Of course, the market where I shop today has things that the A & P never had— organic fruits and vegetables, whole grains in bulk, and local produce. It’s a much better store with healthier food, and with much more health and nutrition-savvy employees. Still, I can’t help but feel loyal to the A & P of old and sentimental about it. Not long ago I read that the once “Great Atlantic and Pacific Tea Company” had shrunk from the thousands of stores when I was a boy to just a few hundred today. Maybe like the dinosaur, the A & P will go out of existence. Then all I’ll have will be the memoires of that long-ago time, and the never-to-be-forgotten smells of A & P; nutmeg, cinnamon, and brown sugar, too.
As I’ve grown older, I’ve learned to appreciate my own memories and to enjoy sharing them with friends and family. Once mighty enterprises seem to come and go; memories remain. My friend, the manager of the local market, has moved on to another, bigger store, and while I’m sad to see him go, I remember the stories he told me about food and his childhood. In autumn, he and his grandmother would pick unripe, green tomatoes just before the frost, wrap them in newspaper and put them away in a drawer. At Thanksgiving, they’d remove them, unwrap them and they’d be ripe and red and ready to eat.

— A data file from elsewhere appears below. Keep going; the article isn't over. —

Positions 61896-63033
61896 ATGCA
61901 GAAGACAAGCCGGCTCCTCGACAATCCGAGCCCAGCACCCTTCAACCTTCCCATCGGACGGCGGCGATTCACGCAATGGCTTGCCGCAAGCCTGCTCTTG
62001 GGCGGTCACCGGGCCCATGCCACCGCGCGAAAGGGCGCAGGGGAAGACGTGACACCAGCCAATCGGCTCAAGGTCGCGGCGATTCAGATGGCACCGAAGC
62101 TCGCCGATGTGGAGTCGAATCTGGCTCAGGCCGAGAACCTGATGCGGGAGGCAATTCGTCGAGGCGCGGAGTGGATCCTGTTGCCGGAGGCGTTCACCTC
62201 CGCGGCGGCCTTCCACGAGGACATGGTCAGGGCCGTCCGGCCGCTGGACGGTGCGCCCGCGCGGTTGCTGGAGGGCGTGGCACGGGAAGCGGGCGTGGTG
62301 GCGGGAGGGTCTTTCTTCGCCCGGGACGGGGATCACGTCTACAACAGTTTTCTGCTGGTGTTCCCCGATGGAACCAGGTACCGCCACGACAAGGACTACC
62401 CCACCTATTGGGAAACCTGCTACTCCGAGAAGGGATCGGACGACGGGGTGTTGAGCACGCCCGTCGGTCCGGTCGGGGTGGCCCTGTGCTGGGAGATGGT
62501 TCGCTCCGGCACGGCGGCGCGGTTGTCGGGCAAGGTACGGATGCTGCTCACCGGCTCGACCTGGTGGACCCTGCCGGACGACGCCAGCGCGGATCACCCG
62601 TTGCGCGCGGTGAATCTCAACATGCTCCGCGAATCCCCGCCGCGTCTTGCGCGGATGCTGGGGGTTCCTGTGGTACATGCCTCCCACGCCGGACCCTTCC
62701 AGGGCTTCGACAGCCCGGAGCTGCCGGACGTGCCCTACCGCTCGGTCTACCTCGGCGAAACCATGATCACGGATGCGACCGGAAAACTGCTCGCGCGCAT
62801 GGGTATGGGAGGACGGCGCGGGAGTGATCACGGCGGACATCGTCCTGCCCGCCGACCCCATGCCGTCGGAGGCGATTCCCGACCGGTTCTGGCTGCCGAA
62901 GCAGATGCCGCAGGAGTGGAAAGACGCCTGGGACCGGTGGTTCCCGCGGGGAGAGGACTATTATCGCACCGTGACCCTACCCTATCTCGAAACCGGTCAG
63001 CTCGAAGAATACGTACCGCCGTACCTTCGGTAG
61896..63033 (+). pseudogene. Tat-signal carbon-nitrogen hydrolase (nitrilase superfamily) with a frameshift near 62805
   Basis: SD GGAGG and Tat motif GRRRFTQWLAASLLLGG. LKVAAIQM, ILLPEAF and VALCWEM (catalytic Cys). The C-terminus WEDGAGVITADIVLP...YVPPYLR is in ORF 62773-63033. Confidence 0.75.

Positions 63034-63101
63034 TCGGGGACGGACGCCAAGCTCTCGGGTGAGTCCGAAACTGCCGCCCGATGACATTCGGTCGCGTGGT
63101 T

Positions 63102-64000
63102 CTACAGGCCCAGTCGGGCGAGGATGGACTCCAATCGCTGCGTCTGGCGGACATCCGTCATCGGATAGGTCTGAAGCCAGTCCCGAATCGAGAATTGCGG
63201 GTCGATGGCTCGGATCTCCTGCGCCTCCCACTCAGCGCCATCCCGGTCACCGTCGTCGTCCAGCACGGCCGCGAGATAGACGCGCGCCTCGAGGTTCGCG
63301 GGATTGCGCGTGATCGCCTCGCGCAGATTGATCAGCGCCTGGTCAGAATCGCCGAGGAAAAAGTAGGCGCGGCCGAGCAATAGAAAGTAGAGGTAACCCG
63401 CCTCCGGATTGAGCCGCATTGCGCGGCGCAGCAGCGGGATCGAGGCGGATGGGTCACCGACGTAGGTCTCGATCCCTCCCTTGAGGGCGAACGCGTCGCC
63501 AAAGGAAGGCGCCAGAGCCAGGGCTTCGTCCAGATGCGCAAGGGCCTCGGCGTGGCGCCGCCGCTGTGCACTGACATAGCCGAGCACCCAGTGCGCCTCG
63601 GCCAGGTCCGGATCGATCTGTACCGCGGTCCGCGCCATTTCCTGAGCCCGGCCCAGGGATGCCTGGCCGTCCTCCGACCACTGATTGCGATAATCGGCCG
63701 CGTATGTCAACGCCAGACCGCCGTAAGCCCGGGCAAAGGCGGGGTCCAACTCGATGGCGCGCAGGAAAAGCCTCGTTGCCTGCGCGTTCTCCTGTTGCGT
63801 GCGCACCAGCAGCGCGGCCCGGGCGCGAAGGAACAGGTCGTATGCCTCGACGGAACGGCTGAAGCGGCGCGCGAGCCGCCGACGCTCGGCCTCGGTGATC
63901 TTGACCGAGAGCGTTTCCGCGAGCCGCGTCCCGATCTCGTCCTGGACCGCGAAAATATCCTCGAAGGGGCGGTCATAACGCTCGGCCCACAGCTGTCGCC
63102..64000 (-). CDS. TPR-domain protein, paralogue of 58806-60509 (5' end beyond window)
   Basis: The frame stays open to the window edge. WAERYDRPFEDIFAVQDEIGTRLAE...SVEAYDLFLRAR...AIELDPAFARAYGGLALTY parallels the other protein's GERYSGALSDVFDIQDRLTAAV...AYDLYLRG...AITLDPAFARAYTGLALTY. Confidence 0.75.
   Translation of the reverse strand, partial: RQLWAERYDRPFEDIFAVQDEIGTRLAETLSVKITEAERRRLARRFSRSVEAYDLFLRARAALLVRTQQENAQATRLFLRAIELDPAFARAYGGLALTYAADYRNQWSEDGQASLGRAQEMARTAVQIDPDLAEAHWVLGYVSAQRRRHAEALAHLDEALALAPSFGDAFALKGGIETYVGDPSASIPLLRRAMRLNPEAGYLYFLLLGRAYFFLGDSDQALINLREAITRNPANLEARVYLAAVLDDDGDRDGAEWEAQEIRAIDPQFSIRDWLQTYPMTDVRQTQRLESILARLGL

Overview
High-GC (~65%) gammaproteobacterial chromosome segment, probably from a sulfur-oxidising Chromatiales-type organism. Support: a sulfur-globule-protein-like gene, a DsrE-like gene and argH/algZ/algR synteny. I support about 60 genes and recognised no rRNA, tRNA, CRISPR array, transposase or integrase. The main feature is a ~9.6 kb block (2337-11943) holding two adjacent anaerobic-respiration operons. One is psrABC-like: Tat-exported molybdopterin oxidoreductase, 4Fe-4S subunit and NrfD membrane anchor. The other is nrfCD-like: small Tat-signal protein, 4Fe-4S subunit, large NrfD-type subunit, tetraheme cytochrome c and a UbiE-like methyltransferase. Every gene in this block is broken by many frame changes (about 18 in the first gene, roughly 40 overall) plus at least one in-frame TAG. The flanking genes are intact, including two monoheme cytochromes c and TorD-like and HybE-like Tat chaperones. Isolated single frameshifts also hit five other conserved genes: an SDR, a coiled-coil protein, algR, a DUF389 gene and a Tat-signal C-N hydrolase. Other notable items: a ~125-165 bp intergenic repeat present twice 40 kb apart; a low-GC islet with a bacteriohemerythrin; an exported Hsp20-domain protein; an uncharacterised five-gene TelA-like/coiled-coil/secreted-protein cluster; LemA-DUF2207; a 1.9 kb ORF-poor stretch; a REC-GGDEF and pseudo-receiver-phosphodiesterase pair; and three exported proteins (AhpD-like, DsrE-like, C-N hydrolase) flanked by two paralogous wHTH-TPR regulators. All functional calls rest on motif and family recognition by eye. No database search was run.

Memories are like those tomatoes. You pick them, store them away, then take them out months and even years later and enjoy them. So, there’s something I think of now as the taste of memory, and I know it can be as nourishing as ripe tomatoes at the height of summer, or in the cold dark days of November. Stores & stories; there’s not much that separates them, and just an ampersand brings them together as it brings together two great oceans in The Great Atlantic and Pacific Tea Company.
Originally published in Susan Bono’s Tiny Lights: A Journal of Personal Narrative, Flashpoints 2008.
Jonah Raskin was born in New York and raised on Long Island. He attended Columbia College and the University of Manchester, England where he received his Ph.D.
He has taught at Winston-Salem State College, The State University of New York at Stony Brook, and Sonoma State University (SSU).
He moved to California in 1975 and began to teach in the English department at SSU in 1981. From 1988 to 2012 he was the chair of the communication studies department at SSU, where he taught media law, reporting, and media marketing. He is now a professor emeritus.
As a Fulbright Professor, he taught American literature at the University of Antwerp and the University of Ghent. From 1985-2005 he was the book critic for The Santa Rosa Press Democrat.
He writes for Valley of the Moon magazine, CounterPunch, The Bohemian and The Anderson Valley Advertiser.
He has published six poetry chapbooks among them Rock ‘n’ Roll Women: Portraits of a Generation.